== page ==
PITTSBURGH (KDKA) — Hundreds of protesters marched to Mayor Bill Peduto’s home, calling for his resignation after plainclothes police officers arrested a man and put him in an unmarked van.
It started when the protesters gathered at Penn and Centre avenues Tuesday evening. On the way to the mayor’s house, the Black Lives Matter protesters chanted “Mayor Peduto has got to go” as they moved through the East End.
WATCH: KDKA’s Lisa Washington Reports
Before reaching the mayor’s house at around 7:30 p.m., the group walked down Centre Avenue, shouting chants like “Black lives matter here” and “no justice, no peace.” They also sat at the intersection of Penn and Centre avenues.
Protesters say they will stay at the mayor’s house until he comes and talks to them. An air mattress was placed on the sidewalk.
“I’m here to fight for all of my Black people, just so we can thrive,” Christopher Trowery told KDKA’s Jennifer Borrasso.
“I’m here today because William Peduto, the city of Pittsburgh’s mayor, has neglected Black lives for far too long,” said Lorenzo Rulli.
Rulli helped organize the march and plans to stay all night. As of 11:30 p.m. on Tuesday, more than five hours after the protest started, a large group was still outside the mayor’s home. The protest has been peaceful as protesters have sung, danced, played instruments and chanted throughout the night.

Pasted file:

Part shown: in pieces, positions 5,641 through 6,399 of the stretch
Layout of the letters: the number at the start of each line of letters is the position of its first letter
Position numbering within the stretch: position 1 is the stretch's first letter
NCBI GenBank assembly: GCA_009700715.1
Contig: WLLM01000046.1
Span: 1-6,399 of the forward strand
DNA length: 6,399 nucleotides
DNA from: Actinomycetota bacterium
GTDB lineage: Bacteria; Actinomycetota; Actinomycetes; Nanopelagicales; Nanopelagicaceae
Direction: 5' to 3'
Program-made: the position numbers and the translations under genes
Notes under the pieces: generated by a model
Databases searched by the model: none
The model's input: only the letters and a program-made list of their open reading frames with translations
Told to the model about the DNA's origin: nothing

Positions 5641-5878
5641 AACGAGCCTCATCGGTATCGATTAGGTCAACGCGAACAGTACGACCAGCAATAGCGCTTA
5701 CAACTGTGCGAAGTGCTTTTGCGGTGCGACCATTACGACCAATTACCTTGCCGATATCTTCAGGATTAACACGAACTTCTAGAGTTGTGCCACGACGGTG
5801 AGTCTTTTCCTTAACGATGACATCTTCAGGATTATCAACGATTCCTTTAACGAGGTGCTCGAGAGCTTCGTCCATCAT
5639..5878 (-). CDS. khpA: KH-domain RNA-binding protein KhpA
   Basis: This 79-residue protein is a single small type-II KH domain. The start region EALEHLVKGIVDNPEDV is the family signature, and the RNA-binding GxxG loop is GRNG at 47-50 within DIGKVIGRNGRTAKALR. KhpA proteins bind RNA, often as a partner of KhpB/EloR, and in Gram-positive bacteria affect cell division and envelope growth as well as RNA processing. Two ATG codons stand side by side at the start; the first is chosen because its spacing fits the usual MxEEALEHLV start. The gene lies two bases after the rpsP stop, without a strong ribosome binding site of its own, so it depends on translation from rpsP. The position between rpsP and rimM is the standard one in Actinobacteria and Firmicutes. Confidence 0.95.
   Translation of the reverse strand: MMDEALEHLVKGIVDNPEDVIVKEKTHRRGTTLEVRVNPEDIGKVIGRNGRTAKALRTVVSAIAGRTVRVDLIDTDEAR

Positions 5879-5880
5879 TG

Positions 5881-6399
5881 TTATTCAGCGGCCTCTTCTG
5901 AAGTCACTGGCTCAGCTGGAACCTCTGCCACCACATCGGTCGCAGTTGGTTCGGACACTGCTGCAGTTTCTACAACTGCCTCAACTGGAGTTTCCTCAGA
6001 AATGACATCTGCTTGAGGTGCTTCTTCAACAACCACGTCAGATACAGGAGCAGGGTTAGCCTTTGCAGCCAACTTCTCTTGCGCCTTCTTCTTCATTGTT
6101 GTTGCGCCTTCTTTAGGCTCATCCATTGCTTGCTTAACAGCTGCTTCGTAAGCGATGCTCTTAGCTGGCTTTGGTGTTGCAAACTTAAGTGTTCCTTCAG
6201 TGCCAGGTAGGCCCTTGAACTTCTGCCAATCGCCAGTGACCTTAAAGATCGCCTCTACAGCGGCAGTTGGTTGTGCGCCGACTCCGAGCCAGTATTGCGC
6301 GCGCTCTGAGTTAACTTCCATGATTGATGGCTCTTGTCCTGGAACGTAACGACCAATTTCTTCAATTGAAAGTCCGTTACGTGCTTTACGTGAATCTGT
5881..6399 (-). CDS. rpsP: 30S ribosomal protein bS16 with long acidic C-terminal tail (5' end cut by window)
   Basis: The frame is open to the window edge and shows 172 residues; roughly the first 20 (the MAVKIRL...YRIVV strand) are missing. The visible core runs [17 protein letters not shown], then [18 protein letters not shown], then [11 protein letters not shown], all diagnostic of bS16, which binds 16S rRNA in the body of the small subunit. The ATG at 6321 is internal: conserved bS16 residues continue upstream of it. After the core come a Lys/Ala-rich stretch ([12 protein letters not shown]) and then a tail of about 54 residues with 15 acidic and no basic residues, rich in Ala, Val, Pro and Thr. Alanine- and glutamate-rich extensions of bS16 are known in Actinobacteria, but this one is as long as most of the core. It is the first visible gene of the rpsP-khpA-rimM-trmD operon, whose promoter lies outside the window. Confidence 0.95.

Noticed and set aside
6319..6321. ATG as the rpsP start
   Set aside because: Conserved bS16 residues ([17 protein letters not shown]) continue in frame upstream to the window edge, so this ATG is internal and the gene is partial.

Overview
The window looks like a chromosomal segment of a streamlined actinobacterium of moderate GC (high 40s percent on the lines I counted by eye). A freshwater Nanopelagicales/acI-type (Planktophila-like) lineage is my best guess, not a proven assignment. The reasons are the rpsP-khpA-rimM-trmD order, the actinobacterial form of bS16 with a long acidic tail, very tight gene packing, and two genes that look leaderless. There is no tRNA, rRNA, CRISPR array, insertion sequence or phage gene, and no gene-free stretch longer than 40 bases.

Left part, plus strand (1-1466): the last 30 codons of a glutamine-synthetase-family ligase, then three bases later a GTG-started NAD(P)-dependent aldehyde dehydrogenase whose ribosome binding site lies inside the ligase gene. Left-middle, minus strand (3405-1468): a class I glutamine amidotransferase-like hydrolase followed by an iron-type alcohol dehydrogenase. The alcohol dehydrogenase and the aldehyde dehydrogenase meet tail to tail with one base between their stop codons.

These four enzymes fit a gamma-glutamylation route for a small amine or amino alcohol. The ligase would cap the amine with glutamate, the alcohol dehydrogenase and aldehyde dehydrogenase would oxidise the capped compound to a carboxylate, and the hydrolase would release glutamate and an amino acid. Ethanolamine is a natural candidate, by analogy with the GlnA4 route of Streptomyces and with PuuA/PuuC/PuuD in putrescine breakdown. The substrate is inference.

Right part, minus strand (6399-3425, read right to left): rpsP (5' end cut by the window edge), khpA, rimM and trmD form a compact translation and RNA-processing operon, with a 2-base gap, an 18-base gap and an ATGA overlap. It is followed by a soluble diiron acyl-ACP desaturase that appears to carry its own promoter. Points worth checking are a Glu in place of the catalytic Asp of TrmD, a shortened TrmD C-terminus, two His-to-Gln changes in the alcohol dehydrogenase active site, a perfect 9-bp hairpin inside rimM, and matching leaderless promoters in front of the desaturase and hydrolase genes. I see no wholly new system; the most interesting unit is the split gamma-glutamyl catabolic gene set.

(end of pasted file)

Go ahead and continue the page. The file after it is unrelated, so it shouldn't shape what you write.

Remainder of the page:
“It’s time for his neighbors to hear me so that he can,” Rulli said. “And until he speaks to me, I’ll be here on his block, loud and proud and Black.”
This weekend, between 150 and 200 protesters gathered outside of the mayor’s home to call for his removal from office after the protester was arrested by plainclothes officers.
WATCH: Protesters Begin To Move Through East Liberty
Protesters were critical of the mayor, who they say has sided with police. After seeing video from the weekend arrest, Peduto says changes are being made.
“I don’t want to be kidnapped,” Rulli said. “As you saw on Saturday, a man was kidnapped at a march. Today I want to make it clear that I won’t be kidnapped at a march.”
One neighbor said she doesn’t mind the protestors.
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“Where are you? This is the second time this week they’ve come down here,” Lexie Liller told KDKA’s Jennifer Borrasso. “How much louder do you need them to be?”
The mayor’s office declined to comment.